Our analyses demonstrated that no other antiretroviral medications compromised early or sustained virologic responses to HCV therapy. In particular, our findings did not corroborate an earlier study reporting that use of ritonavir was associated with reduced early and sustained virologic response rates [25]. In addition, elevations in pre-treatment total bilirubin have been reported to increase the risk of early virologic failure (adjusted OR, 4.5; 95% CI, 1.5 – 13.4) [11]. Since the antiretroviral medication, atazanavir, can cause hyperbilirubinemia, use of this medication might reduce the risk of early virologic response. However, we found no association between atazanavir and HCV virologic non-response. Moreover, no other antiretroviral medication or classes were associated with lack of virologic response.

Our study had several limitations. First, the retrospective design of the study did not allow all potential confounders to be collected. Although a number of variables were evaluated and controlled for analytically, multivariable analyses may not entirely eliminate residual confounding from additional unmeasured factors, as is always true for all observational studies. In particular, we did not have information on the duration of HCV infection, since this was not routinely collected in medical records, and were unable to measure adherence to PEG-interferon and ribavirin therapy [10], as pharmacy refill data were not available at all sites. We therefore could not examine the relationship between these variables and response to HCV therapy.

Second, although this study drew patients from six sites, some secondary analyses had small sample sizes. There was also a high overall rate of HCV treatment discontinuation, which contributed to the low sustained virologic response rates observed in this study. These factors limited our ability to identify potentially important associations. Our results should be interpreted with caution since early virologic response was the primary outcome, and the main strength of ribavirin is in the prevention of relapse, which is mainly reflected by rates of sustained virologic response. As additional studies of similar design are reported, formal methods of meta-analysis could be used to combine results across studies and perhaps add to the precision of our findings.

Third, patients who received abacavir more frequently prematurely discontinued HCV therapy, and the most common reason for withdrawal was virologic non-response. This increased rate of HCV treatment discontinuation might have been due to abacavir interfering with the antiviral activity of ribavirin, ultimately resulting in virologic non-response and withdrawal from therapy.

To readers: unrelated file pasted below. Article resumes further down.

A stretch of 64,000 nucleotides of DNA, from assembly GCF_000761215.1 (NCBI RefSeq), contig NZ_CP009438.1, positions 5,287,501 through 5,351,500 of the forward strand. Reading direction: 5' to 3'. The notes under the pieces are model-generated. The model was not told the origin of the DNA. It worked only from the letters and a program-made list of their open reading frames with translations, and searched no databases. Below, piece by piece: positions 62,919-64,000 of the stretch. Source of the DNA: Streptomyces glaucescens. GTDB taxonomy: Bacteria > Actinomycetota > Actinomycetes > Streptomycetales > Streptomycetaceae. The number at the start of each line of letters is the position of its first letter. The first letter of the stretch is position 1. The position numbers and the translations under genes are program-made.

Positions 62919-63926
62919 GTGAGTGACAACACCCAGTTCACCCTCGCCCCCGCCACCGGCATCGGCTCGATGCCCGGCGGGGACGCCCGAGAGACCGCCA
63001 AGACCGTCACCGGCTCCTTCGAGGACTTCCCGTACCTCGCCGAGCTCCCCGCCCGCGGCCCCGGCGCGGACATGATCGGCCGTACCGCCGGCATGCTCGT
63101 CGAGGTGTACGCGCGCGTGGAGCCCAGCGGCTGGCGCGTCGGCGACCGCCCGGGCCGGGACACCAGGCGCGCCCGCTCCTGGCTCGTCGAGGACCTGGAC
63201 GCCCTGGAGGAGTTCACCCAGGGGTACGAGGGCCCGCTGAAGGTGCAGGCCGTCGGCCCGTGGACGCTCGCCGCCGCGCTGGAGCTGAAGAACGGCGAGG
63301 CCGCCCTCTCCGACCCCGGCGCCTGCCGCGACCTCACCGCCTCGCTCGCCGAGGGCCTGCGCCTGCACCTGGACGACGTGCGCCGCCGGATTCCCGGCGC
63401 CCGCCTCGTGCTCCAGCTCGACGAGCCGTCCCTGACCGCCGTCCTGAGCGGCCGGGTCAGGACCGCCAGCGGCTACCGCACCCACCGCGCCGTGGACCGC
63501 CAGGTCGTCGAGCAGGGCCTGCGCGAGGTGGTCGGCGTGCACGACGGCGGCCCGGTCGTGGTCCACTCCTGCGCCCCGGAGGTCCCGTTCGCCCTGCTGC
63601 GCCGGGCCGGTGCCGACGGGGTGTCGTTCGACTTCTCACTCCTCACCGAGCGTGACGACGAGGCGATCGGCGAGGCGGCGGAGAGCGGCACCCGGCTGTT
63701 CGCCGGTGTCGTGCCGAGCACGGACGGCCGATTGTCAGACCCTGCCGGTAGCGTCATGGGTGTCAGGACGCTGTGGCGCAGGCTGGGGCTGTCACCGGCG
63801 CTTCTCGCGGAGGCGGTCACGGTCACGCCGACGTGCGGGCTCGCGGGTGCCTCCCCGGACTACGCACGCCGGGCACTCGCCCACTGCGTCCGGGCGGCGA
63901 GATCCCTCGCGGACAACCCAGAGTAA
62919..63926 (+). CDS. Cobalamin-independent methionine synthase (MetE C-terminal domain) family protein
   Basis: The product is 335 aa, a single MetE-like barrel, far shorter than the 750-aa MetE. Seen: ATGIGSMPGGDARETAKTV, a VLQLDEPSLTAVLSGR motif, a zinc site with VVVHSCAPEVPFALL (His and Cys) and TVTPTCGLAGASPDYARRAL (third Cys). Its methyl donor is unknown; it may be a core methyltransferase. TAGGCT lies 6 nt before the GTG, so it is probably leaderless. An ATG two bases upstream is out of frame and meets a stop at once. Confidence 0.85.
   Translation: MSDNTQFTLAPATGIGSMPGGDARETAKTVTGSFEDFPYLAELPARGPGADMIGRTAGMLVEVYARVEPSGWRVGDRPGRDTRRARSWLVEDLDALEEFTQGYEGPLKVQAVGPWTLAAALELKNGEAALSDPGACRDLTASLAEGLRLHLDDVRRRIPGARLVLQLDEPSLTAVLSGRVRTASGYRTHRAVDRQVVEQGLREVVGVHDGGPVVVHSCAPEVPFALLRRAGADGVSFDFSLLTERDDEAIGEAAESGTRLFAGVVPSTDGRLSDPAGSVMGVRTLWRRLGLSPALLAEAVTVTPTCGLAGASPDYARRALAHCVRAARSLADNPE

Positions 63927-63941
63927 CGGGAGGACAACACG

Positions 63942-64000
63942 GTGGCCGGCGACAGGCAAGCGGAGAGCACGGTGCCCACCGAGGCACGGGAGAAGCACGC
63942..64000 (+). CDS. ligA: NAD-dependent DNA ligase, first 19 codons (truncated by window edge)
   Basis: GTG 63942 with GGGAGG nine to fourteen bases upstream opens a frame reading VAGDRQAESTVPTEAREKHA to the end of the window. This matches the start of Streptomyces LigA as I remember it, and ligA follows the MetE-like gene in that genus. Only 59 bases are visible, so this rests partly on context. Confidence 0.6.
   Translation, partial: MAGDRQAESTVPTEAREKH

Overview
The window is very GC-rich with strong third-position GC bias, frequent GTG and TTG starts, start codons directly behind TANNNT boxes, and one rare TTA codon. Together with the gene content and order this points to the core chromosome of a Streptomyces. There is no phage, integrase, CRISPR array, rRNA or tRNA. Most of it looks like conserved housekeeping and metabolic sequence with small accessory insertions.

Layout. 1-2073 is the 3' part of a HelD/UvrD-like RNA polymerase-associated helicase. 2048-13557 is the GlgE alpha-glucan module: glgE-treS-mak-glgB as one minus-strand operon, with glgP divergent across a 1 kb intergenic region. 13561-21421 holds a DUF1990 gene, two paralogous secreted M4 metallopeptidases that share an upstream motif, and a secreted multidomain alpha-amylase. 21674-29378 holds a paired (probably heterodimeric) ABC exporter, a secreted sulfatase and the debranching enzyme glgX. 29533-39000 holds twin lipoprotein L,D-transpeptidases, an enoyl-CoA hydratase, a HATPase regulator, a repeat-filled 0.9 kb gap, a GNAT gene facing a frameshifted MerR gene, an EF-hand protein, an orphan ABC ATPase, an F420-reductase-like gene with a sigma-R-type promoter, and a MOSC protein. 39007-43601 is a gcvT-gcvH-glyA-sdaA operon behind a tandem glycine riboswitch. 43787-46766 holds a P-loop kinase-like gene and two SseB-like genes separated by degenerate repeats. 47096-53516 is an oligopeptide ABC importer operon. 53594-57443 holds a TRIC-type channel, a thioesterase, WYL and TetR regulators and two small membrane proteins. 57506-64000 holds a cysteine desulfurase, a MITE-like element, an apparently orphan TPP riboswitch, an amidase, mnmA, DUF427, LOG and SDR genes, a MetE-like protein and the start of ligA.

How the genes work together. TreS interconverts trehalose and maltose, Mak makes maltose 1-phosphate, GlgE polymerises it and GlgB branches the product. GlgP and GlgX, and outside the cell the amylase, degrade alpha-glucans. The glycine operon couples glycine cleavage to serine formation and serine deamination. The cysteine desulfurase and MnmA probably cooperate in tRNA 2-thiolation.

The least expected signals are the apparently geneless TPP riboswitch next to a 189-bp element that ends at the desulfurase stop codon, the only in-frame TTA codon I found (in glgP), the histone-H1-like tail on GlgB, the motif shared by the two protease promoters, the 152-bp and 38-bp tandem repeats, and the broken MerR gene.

Finally, the study only included patients from the United States, and these results may not be generalizable to coinfected patients in other areas.

In conclusion, our study found that use of abacavir as well as other antiretrovirals was not associated with a lack of early or sustained virologic response. Additional studies are needed to determine if weight-based dosages of ribavirin can enhance HCV viral load declines among genotype 2 and 3 abacavir users.


This work was supported, in part, by a research grant from GlaxoSmithKline (to V.K.A.), by National Institutes of Health research grant K01-AI070001 (to V.L.R.), and by an Agency for Healthcare Research and Quality (AHRQ) Centers for Education and Research on Therapeutics cooperative agreement (grant #HS10399) (to V.L.R.). The funding sources played no role in study design or conduct; data collection, management, analysis, or interpretation; or in manuscript development.

V.K.A. and V.L.R. participated in the conception and design of the study. J.S., K.M., C.B., M.H.T., Z.D.S., T.F., and J.R.K. participated in data collection at each of the sites. V.K.A. and V.L.R. performed data cleaning and statistical analyses. V.K.A. and V.L.R. collaborated on initial drafts of the manuscript.


These results were presented at the 16th Conference on Retroviruses and Opportunistic Infections, February 8–11, 2009, Montreal, Canada [Abstract 850].


V.K.A. received research support from GlaxoSmithKline for this study. K.M. has received research support from Merck and Virco; has served as a consultant for Bristol-Myers Squibb, Gilead Sciences, GlaxoSmithKline, Merck, Pfizer, Tibotec, and Virco; and has received fees for non-CME services from Gilead Sciences, GlaxoSmithKline, Merck, Tibotec, and Virco. M.H.T. has been a consultant for Pfizer, Roche, Tibotec, and Abbott Laboratories; has received research support from Merck, Roche, Pfizer, Tibotec, and Bristol-Myers Squibb; and has served on speakers’ bureaus for Pfizer, Roche, Merck, GlaxoSmithKline, and Boehringer Ingelheim. J.R.K. has served on speakers’ bureaus for Roche. All other authors report no disclosures.

All other authors contributed further to manuscript edits.